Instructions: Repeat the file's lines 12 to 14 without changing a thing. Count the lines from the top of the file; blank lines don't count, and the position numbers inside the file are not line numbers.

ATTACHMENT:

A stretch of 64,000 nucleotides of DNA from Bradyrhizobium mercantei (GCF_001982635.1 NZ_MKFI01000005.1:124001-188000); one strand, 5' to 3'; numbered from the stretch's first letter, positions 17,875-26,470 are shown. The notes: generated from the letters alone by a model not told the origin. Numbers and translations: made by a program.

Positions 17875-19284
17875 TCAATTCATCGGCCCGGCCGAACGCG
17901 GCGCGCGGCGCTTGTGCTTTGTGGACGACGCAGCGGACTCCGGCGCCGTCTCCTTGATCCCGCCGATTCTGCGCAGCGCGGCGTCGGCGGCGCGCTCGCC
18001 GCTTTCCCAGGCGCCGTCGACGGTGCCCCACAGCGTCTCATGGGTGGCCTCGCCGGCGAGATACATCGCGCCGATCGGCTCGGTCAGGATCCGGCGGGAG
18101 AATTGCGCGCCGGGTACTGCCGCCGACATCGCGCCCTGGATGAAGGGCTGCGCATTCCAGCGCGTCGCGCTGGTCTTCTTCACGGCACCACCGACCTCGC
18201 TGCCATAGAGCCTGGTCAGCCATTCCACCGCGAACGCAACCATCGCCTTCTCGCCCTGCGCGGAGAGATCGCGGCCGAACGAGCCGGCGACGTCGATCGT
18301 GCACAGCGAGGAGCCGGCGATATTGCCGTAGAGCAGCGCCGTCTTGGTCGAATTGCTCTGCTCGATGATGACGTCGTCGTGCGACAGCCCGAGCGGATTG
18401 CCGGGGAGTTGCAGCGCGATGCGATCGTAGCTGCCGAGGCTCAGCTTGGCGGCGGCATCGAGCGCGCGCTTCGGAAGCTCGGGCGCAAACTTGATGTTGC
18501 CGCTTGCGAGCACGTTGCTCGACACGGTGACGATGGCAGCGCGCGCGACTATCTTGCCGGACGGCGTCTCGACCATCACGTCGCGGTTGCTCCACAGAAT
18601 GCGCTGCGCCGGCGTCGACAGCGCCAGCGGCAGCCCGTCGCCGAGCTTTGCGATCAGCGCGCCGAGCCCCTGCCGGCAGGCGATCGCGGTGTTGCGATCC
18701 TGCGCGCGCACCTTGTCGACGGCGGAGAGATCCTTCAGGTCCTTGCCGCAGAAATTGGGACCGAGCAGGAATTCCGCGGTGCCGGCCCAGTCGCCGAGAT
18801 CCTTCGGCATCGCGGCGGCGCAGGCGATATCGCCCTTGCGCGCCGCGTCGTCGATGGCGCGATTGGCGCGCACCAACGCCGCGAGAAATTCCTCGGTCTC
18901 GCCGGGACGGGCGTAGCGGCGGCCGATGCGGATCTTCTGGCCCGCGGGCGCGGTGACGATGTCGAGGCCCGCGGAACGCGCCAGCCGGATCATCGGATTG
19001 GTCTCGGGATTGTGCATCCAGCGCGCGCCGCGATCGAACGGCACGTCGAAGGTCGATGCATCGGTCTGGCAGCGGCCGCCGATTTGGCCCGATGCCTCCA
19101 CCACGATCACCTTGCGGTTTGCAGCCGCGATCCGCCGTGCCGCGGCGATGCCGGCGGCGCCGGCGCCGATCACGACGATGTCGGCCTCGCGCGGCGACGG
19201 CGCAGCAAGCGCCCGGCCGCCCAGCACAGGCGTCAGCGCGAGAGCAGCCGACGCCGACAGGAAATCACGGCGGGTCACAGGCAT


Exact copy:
18701 TGCGCGCGCACCTTGTCGACGGCGGAGAGATCCTTCAGGTCCTTGCCGCAGAAATTGGGACCGAGCAGGAATTCCGCGGTGCCGGCCCAGTCGCCGAGAT
18801 CCTTCGGCATCGCGGCGGCGCAGGCGATATCGCCCTTGCGCGCCGCGTCGTCGATGGCGCGATTGGCGCGCACCAACGCCGCGAGAAATTCCTCGGTCTC
18901 GCCGGGACGGGCGTAGCGGCGGCCGATGCGGATCTTCTGGCCCGCGGGCGCGGTGACGATGTCGAGGCCCGCGGAACGCGCCAGCCGGATCATCGGATTG